Robert Greenberg

Historian, Composer, Pianist, Speaker, Author

Archive for Debussy

Music History Monday: Four Birthdays and a Painful Death

Some birthday greetings to four wonderful musicians before diving into the rather more grim principal subject of today’s post. Four Birthdays A buon compleanno (“happy birthday” in Italian) to the legendary Italian conductor (and cellist) Arturo Toscanini, who was born on March 25, 1867 – 152 years ago today – in the north-central Italian city of Parma (the home of Parmigiano-Reggiano, or “parmesan” cheese and the simply exquisite cured ham known as Prosciutto di Parma). Toscanini was as famous for his incendiary temper as he was for his streamlined, rhythmically propulsive, honor-the-composer’s-score-at-all-costs performances. Decorum and good taste precludes me from sharing many of the nicknames he was awarded by his performers; one such nickname I can share is “The Towering Inferno.” A boldog születésnapot (“happy birthday” in Hungarian) to the killer-great Hungarian composer and pianist Béla Bartók, who was born on March 25, 1881 – 138 years ago today – in what was then the town of Nagyszentmiklós, in the Kingdom of Hungary in Austria-Hungary. (It was a source of ever-lasting pain for the adult Bartók that the town and district in which he grew up was ceded to Romania in 1920 when the Austro-Hungarian Empire was broken up by the […]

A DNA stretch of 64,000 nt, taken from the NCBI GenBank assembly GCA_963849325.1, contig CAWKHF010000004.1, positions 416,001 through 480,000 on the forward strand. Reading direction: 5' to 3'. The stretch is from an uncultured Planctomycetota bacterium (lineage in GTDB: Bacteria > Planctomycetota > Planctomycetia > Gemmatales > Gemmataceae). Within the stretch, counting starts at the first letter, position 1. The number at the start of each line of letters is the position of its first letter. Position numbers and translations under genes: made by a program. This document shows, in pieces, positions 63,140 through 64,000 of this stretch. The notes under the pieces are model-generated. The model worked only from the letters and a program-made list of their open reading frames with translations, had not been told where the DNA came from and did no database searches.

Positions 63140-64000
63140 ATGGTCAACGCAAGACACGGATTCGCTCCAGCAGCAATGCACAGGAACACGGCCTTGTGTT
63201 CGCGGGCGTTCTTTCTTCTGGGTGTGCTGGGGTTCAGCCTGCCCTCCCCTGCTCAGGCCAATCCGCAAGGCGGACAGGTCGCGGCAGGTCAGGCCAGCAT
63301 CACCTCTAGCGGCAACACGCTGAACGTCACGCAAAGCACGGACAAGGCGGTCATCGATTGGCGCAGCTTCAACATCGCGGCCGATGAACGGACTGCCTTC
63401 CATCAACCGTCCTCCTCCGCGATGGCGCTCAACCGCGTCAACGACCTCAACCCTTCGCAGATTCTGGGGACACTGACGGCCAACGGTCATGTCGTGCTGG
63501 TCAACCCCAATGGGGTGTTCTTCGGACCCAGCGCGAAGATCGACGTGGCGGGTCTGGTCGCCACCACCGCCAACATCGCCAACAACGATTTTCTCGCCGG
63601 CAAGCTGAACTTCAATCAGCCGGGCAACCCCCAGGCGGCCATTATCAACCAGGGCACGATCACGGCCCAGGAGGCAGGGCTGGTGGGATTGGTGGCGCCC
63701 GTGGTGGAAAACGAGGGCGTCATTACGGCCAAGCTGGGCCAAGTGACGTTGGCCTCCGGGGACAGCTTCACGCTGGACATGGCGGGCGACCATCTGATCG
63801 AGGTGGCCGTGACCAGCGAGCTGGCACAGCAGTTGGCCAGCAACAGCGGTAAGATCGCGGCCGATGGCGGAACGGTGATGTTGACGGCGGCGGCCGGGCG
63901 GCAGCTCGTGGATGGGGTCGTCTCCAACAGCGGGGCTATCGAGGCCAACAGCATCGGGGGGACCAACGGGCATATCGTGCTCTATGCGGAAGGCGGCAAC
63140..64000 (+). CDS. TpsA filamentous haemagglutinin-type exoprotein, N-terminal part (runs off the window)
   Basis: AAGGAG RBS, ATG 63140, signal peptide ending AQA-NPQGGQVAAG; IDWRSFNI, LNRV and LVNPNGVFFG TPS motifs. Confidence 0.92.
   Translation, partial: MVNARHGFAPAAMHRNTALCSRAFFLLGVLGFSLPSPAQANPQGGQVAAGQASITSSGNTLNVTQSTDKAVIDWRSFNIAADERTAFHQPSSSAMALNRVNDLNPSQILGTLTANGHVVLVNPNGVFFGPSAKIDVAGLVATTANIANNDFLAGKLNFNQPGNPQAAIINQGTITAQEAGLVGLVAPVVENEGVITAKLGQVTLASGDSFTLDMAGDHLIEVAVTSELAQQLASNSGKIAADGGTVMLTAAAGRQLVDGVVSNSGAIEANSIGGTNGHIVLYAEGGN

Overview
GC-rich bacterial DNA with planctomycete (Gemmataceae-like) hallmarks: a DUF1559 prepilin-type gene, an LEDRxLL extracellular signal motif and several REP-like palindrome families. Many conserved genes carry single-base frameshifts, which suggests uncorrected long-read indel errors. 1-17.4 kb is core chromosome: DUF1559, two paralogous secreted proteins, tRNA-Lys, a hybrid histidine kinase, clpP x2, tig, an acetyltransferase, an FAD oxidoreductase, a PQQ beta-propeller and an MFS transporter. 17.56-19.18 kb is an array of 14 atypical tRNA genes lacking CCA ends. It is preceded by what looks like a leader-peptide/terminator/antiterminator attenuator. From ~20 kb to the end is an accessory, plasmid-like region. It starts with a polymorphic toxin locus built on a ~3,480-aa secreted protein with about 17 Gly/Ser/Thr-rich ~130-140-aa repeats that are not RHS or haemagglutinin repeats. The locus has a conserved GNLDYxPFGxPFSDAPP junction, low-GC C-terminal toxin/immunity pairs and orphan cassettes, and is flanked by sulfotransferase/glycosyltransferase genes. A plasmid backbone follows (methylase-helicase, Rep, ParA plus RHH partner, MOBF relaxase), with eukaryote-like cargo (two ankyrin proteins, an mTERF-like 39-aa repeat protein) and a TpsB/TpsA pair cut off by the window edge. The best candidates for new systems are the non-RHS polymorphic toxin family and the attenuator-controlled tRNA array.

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Dr. Bob Prescribes: Debussy’s Preludes

Last week, Patreon Patron Renato inquired: “So, what is Dr. Bob’s prescription for Schubert’s Sonata in B-flat Major D960 (I listen to Richter’s in Praga 1972) and for Debussy’s Prelude Book I (Michelangeli DG is my choice)? Thanks a lot. Cheers.” As we observed last week, both of these works are featured in my Great Courses survey “The 23 Greatest Solo Piano Works.” I dedicated last week’s “Dr. Bob Prescribes” to the Schubert Sonata; let’s now tackle the Debussy Préludes. An even cursory glance at the recordings currently available reveals a lot of highly regarded performances. Thus, a disclaimer: I am not a “collector” of performances (of cocktail shakers, yes, but that’s a conversation for another time). As a non-collector, I tend to stop buying recordings of a given work once I’ve found a satisfactory performance (or two, as in the case of Debussy’s Préludes). So in the end, I can only recommend to you those recordings I’ve been happy with over the years. See the prescription on Patreon

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